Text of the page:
2. Enterprise Integration Patterns

Camel is based on Enterprise Integration Patterns. The flow of a message from one system to the next through channels, routing, transformations and other patterns.

3. Domain Specific Language

It provides its own Domain Specific Language that in its core is a route where the integration flow is defined. There are several formats to write the integration, like in Java or XML.

4. Integration

The goal of Camel is to solve integration problems. This can be as small as moving a file towards a whole integration service bus.

5. Connectivity

It provides connectivity with more than 300 components. Every component can be defined by a URI. These endpoints can be called in a route.

Comparing DIL with Camel

So Apache Camel is a real swiss-army knive of integration. And it’s message-orientated, component-based and a domain-specific language. This sounds a lot like DIL. So is there any difference?

It’s true that there is quite some overlap with Camel and Kamelets in particular. This is on purpose. The reason is that Camel has a solid base in various integration concepts, together with years of practical deployments. Besides, a lot of people are familiar with Camel and its syntax.

Still, when looking more closely, there are some conceptual differences. It would say DIL relates to Camel, as Camel itself relates to Java.

1. Concepts

The three basic concepts “data”, “component” and “links” are closer to flow-based programming than to integration patterns. Patterns are secondary language constructs. DIL for example doesn’t really distinguishes between patterns and endpoints. Consider this example of the Camel Java DSL:


Here we have a from endpoint that contains an ActiveMQ component, a split pattern and then a to endpoint with a file component. In DIL these are all just components, for example on a step level:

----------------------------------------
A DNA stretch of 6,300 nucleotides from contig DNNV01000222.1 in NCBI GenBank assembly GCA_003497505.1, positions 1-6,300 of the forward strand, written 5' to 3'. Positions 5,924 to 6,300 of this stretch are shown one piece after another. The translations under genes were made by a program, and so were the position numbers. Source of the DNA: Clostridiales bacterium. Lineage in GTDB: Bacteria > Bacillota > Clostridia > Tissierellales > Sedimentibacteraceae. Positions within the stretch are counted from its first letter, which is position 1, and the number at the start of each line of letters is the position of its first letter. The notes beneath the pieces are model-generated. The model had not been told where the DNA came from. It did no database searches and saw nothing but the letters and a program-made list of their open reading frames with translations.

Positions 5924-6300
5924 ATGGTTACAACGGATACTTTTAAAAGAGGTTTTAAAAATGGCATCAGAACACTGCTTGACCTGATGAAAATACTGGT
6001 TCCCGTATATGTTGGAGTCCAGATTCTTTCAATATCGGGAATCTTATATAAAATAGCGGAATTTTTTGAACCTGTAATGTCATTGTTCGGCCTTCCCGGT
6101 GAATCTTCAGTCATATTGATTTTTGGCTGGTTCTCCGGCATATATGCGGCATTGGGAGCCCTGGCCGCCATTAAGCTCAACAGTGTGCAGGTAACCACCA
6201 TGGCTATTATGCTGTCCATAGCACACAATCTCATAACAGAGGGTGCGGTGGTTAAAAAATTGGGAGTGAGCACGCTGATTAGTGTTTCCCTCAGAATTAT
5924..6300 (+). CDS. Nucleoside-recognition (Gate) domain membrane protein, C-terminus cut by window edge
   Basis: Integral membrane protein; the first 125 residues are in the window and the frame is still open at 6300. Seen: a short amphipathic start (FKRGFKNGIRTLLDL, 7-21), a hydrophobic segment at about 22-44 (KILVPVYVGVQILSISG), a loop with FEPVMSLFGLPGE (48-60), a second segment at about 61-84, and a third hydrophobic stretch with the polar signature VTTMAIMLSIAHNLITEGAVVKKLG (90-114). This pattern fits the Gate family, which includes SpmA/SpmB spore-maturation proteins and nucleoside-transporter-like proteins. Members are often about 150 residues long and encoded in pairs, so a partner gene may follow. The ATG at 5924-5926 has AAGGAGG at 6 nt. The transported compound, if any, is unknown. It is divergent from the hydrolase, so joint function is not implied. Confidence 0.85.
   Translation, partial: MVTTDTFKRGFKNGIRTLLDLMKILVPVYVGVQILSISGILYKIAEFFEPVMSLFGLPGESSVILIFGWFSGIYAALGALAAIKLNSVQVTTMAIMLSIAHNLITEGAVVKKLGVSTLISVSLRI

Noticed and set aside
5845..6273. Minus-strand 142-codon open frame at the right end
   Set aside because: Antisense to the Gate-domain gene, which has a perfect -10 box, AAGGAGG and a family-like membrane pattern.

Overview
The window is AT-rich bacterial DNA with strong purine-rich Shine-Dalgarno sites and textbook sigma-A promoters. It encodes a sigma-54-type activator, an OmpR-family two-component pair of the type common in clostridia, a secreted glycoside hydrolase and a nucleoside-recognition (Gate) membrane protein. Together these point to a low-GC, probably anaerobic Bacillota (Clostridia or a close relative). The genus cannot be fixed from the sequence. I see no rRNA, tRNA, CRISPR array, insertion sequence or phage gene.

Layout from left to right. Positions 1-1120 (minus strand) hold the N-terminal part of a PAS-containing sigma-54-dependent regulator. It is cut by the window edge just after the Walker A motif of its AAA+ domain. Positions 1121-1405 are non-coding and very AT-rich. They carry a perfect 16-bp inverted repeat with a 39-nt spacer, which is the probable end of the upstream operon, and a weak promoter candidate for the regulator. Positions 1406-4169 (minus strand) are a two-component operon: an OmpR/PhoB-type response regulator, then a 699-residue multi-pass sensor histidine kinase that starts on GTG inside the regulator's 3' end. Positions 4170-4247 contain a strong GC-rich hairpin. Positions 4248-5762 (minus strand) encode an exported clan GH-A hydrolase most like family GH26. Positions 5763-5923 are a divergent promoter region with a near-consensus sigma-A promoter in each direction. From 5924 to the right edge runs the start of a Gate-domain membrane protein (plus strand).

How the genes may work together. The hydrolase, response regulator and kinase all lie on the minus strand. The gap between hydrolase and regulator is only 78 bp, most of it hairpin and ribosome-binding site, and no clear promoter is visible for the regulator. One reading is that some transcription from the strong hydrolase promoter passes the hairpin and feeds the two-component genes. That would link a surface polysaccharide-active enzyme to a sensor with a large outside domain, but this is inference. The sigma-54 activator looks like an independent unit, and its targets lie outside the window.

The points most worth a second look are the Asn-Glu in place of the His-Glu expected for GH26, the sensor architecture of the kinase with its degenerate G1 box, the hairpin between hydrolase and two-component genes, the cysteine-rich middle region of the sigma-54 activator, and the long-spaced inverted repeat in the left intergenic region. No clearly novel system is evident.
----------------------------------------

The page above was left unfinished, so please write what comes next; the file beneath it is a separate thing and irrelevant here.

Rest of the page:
There is thus not really a difference between a split pattern and a file component in DIL. They are connected by links (Note: in flow-based programming these are called ports and connectors).

2. Conceptual integrity

A lot of concepts in Camel rose from practice. For example, Kamelets are predefined routes or route templates. However, when looking more closely, a Kamelet for example more resembles a function. Because it’s naming conventions, it is not always clear what it does, also how the various parts are related to each other.

DIL tries to avoid specific terms and technical terms. A Kamelet is somewhat equivalent to “step”. A flow, steps, blocks are things people can imagine what its use is. We don’t talk about metadata, datasets, bindings, beans etc.

DIL not only tries to keep the terminology simple, but also how the concepts are related. The concepts do not stand on their own. They are actually related through levels and links. This make DIL not just a language to tackle integration problems, but also a thought-framework to think about integrations.

3. Specification

DIL is a language specification. We will implement it in Apache Camel, but it can also be implemented in another framework, for example Spring Integration. Or in another programming language like Python with the help of the Zato framework.

4. Levels